Here’s What You Need To Know About Maskne

Covid-19 pandemic has impacted people’s daily routines in numerous ways. People are now required to wear masks out in the public to prevent the spread of the coronavirus.

Though they are great for keeping people safe, masks can also lead to acne outbreaks. But there are ways to wear masks while also ensuring you mitigate the risk of outbreaks.

Here’s everything you need to know about how to reduce the risk of getting maskne.

What Is Maskne?

On social media, people have labeled the acne outbreaks they get from wearing masks ‘maskne.’ As more and more people wear masks, this phenomenon of getting mask-related breakouts has become more widespread.

The Science Behind Maskne

According to the Cleveland Clinic, breathing and talking releases a lot of hot air from your mouth. While wearing a mask, this hot air can trigger the growth of bacteria and Demodex on your skin.

Combined with the friction of wearing a mask, this bacteria can cause acne and perioral dermatitis — pus-filled patches of skin around your mouth and nose.

Though one might assume that using moisturizer, sunscreen, or topical treatments and wearing a mask may trigger maskne, the truth is a bit more complicated. Lotions and sunscreen can actually mitigate your risk of getting acne by reducing the friction caused by wearing a mask.

If you’re wearing a lot of lotion or sunscreen, you can exacerbate a breakout regardless of whether you’re wearing a mask or not. However, when wearing a mask, there’s a greater risk that these thick layers of lotion or sunscreen can trigger a breakout.

It’s important to remember why you’re wearing a mask, to help stop the spread of coronavirus. There’s a wide range of masks out there and you can find one that fits your skin’s specific needs. If a specific fabric is irritating your skin, you should look into alternatives or wash your mask before wearing it.

How To Reduce The Risk of Developing Maskne

These are a few things you can do to reduce the risk of getting maskne:

  • When in an environment that’s regarded as safe and a mask is unnecessary, remove your mask so it doesn’t irritate your skin.
  • Over time, your reusable mask can accrue acne-causing bacteria. To mitigate the risk of getting maskne, wash it frequently so your skin doesn’t come into contact with a lot of bacteria.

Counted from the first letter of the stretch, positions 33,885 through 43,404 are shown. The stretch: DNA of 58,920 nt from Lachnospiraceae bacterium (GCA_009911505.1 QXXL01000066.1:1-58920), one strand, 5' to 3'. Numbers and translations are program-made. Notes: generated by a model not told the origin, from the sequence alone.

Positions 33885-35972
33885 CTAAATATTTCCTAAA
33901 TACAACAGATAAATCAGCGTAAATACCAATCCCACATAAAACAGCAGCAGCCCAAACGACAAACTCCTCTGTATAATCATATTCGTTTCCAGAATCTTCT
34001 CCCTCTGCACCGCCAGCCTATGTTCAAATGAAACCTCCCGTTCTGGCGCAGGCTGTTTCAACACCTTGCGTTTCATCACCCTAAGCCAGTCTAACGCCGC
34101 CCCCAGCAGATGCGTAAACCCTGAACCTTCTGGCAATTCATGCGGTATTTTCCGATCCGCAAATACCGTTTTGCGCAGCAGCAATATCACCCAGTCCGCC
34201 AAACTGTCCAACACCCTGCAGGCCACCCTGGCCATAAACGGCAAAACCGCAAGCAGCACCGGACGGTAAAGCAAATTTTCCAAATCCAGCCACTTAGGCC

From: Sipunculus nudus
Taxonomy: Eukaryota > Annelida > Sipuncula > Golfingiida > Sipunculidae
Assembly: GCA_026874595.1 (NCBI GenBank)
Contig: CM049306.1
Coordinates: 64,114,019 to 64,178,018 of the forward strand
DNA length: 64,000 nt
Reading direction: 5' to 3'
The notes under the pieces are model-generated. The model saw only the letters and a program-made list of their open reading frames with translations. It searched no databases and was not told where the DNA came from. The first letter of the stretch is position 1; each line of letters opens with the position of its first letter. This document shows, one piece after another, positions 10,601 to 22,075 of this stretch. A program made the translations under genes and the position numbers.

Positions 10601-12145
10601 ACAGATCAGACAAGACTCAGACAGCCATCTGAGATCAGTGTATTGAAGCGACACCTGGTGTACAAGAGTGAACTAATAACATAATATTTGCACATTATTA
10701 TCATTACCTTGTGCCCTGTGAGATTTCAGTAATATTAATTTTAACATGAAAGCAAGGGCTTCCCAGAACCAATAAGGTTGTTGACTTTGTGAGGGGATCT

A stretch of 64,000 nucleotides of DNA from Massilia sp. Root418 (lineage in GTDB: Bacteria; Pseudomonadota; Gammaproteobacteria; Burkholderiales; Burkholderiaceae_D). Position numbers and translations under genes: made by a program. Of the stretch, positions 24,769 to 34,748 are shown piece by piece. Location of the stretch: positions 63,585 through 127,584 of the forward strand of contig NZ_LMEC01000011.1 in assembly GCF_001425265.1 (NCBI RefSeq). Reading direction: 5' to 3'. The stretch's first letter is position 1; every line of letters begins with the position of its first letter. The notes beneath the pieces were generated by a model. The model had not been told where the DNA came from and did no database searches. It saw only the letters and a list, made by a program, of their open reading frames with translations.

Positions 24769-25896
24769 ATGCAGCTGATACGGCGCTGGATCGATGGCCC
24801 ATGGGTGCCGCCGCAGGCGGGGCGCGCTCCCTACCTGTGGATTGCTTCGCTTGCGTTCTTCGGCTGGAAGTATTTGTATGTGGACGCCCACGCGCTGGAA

• Wash your face with appropriate cleansers.
  • Whether you’re going on a hike or spending a day at the beach or park, there’s always a chance that you can get dirty. You should prepare yourself for numerous potential scenarios. When going out, bring an extra mask with you just in case your mask gets wet.
  • Consider products with hyaluronic acid that can help you balance the natural moisture of your skin.

Scientifically Proven Methods To Treat Acne

If you do end up developing maskne, there’s no reason to get too stressed. There are plenty of treatments out there. Here are some scientifically proven methods to treat acne:

○      Benzoyl peroxide: This is a drying agent that works by drying out acne. 

○      RetinoidsDermatologists specializing in women with moderate to severe acne often prescribe retinoids such as tretinoin as their go-to acne treatment.

○      Oral antibiotics:  Antibiotic medications can also help treat acne. Often, they are part of a larger regimen to treat acne and are prescribed along with topical products such as retinoids. 

○      Oral contraceptives: Since birth control pills can help regulate your hormones, they may potentially treat your acne.

○      Spironolactone: Spironolactone works at a hormonal level. It can be a potential option for women who have an excessive amount of androgens (male hormones) and a doctor would help decide if it was the right treatment…

During the COVID-19 pandemic, masks will be part of our daily lives for the foreseeable future. They help us protect others and ourselves. But just because they are necessary for our health doesn’t mean we have to accept maskne as a reality. With the right products and strategies, you can mitigate your risk of getting any acne outbreaks. If you do end up getting maskne, there are treatments out there to help.

Categories: Health

Nicolas Desjardins

Hello everyone, I am the main writer for SIND Canada. I've been writing articles for more than 12 years and I like sharing my knowledge. I'm currently writing for many websites and newspapers. I always keep myself very informed to give you the best information. All my years as a computer scientist made me become an incredible researcher. You can contact me on our forum or by email at [email protected].